Three Essays on Adolescent BMI Growth: Maternal, Pschological and Environmental Impacts Open Access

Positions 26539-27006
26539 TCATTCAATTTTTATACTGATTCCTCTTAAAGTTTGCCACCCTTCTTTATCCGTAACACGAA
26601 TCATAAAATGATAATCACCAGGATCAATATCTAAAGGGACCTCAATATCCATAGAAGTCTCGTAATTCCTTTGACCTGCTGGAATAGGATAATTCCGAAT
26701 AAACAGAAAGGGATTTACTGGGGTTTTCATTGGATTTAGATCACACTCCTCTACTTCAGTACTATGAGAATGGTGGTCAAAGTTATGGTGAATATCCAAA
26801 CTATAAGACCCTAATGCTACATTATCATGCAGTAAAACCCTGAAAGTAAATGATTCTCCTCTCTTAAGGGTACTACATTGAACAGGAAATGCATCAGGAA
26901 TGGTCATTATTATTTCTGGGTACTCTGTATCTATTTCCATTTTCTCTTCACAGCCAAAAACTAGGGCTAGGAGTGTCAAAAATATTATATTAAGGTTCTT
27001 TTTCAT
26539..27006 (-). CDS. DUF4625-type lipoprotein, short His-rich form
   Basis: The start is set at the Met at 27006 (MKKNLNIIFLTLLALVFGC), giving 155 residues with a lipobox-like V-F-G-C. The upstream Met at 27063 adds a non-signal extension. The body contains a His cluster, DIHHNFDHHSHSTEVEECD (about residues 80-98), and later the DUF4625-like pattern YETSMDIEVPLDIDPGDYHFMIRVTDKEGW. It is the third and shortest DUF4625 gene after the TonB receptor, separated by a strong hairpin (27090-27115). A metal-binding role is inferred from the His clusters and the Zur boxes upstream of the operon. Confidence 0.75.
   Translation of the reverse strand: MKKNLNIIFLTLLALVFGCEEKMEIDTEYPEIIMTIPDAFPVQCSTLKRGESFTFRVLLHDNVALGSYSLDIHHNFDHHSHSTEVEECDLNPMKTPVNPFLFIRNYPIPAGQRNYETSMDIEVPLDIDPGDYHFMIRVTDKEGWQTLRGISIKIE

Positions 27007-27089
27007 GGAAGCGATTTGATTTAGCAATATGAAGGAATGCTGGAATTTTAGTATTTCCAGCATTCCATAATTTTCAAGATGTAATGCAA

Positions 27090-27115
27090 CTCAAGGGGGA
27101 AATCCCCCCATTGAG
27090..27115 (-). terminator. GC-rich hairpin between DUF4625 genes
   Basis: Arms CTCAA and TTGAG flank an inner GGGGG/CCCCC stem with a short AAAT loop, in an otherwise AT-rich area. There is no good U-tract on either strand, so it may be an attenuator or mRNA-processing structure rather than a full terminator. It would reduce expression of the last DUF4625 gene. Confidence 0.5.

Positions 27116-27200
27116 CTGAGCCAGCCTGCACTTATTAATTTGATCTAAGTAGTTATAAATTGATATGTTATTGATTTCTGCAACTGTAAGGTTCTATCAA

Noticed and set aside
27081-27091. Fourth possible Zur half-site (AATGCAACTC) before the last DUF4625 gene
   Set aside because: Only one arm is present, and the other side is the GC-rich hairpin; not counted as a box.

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The purpose of this dissertation is to analyze the interaction between various psychological, environmental, household and genetic factors and body mass index (BMI) growth during the youth’s teens and twenties. The first essay examines the socio-economic factors that are correlated with BMI among NLSY97 respondents at two points in time, 1997 and 2010. The youth were 12 to 17 in the first survey year and 25-31 in the last. Covariates of importance in the final year were surprisingly similar to those in the first. Common socio-economic factors had only modest impacts on the respondent’s BMI in either year. Consistent with other studies, maternal BMI had a strong, positive effect on adolescent BMI, but also on BMI of the respondents in their late twenties. The impact was systematically larger for biological mothers, which could suggest a genetic factor.The second essay assesses the determinants of annual BMI growth rates over the entire 14 year period. The strong maternal BMI effect emerges in the annual growth rate estimates as well. The general results are robust to the use of individual and time fixed effects, though th the fixed effect approach does not permit estimation of maternal BMI (only available in 1997) on BMI growth. Growth rates decline with age, as one might expect, and more so at higher levels of initial BMI. Conversely BMI growth rates are less for respondents with initially higher BMI, a result that increases in absolute value as the respondent ages. The modest impacts of the usual socio-economic factors on BMI change between 1997 and 2010 noted in the first essay are confirmed in this annual growth rate data. The last essay focuses on the decision-making process that underpins these BMI relationships. Weight control is considered as an expected utility maximization decision subject to the usual budget constraint in food and other goods. Of special interest is the impact of the youth’s perception of his or her weight-to-height (BMI) status. In the first survey year, males and females appear to use different metrics for judging their height to weight proportionality. Males appear to judge themselves by standards, that are used for adults of the same BMI, females align themselves more closely with the CDC youth standard, which factors in expected growth in BMI until adulthood. Perhaps not surprisingly, males become heavier (higher BMI) by 2010. Misperceptions of weight category become systematic by 2010, with obese young (25-31) men and women reluctant to define themselves as “very overweight.” This bias can be found in the 1997 data as well, but is less obvious because of the far fewer obese respondents in the first year. Misperceiving weight has deleterious consequences—those who underestimate increase weight faster and those who overestimate increase weight slower—compared to accurate perceivers.